Announcement: Sexually Transmitted Diseases Awareness Month — April 2017

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April is Sexually Transmitted Diseases (STDs) Awareness Month. This year, CDC is dedicating the month’s social media and web-based communication outreach activities to syphilis prevention. This observance provides an opportunity to share prevention messages and important resources with health care providers and affected populations.

U.S. surveillance data for 2015 indicate a sharp increase in reported syphilis cases: 23,872 primary and secondary syphilis cases were reported, for a rate of 7.5 cases per 100,000 persons, representing the highest annual number and the highest rate of reported syphilis cases in approximately 20 years and a 19% increase since 2014 (1). Primary and secondary syphilis are the earliest stages of infection, are indicators of incident infection, and differ in signs and symptoms. Primary stage signs/symptoms include a painless sore or sores at the site of infection. Secondary stage signs/symptoms can include skin rash, swollen lymph nodes, and fever.

From 2014 to 2015, syphilis rates increased in every region, a majority of age groups, and almost every racial/ethnic group. Syphilis rates are particularly high among gay, bisexual, and other men who have sex with men (MSM), who accounted for 82% of cases where the sex of sex partner is known. Approximately half of MSM with syphilis are also living with human immunodeficiency virus (1). Syphilis rates also increased 27% among women from 2014 to 2015, which has resulted in a surge in the number and rate of infants born with congenital syphilis. In 2015, the number of congenital syphilis cases was the highest it has been since 2001 (1).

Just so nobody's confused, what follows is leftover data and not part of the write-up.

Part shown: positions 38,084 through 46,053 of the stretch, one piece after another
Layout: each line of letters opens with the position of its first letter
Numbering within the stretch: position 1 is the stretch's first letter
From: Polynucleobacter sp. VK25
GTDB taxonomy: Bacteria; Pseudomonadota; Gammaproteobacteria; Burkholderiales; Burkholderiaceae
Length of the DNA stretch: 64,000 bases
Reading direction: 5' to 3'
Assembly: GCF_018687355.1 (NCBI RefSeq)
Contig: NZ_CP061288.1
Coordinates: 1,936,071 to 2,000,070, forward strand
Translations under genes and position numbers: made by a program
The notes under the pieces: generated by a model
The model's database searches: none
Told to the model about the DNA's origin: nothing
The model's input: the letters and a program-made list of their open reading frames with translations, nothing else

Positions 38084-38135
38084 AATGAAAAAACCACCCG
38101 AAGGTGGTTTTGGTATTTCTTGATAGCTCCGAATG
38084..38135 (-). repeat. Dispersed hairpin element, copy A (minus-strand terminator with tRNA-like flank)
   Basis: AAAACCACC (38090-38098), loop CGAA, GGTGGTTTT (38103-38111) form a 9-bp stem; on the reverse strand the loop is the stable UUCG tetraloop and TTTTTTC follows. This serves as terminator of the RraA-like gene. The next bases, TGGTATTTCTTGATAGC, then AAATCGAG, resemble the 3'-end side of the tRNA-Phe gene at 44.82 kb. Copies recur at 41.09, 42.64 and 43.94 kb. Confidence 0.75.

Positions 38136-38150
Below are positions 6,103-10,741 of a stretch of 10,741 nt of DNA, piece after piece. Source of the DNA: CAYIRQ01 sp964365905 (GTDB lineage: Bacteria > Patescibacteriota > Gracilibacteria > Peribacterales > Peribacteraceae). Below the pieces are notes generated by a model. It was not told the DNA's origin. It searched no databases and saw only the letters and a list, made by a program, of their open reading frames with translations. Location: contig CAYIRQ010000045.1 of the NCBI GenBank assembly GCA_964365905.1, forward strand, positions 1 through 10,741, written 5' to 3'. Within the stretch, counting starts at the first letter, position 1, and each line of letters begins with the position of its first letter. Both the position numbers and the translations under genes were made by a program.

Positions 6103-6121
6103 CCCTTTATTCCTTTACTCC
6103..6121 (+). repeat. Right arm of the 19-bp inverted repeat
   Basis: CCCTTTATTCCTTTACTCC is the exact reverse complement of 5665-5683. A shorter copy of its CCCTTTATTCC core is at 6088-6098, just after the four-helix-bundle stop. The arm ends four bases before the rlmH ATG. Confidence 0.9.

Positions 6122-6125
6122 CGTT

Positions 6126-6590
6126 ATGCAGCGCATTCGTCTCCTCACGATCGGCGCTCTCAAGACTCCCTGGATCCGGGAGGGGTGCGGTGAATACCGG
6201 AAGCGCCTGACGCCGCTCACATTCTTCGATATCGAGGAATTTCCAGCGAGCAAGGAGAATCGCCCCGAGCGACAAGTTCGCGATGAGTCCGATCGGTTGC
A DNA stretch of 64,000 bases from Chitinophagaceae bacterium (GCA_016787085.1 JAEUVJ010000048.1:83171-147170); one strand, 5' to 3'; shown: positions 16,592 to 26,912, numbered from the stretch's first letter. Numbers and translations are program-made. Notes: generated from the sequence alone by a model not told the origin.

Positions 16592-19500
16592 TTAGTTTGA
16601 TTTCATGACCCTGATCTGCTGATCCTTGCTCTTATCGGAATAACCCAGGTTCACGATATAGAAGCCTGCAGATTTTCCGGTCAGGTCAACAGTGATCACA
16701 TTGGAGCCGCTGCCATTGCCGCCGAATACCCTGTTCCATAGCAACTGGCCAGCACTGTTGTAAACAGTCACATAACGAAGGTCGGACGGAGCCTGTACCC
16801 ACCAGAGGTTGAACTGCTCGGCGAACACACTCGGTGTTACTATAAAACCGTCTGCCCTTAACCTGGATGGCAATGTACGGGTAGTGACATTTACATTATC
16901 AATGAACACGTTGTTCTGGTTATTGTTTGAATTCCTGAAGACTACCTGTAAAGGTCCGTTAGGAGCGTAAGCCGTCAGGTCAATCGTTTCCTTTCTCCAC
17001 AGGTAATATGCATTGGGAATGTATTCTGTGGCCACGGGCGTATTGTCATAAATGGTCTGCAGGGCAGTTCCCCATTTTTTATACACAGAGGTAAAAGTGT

Information and resources for persons, health care providers, and prevention partners is available at


  1. CDC. 2015 sexually transmitted disease surveillance. Atlanta, GA: US Department of Health and Human Services, CDC; 2016.

Suggested citation for this article: Announcement: Sexually Transmitted Diseases Awareness Month — April 2017. MMWR Morb Mortal Wkly Rep 2017;66:374. DOI: icon.

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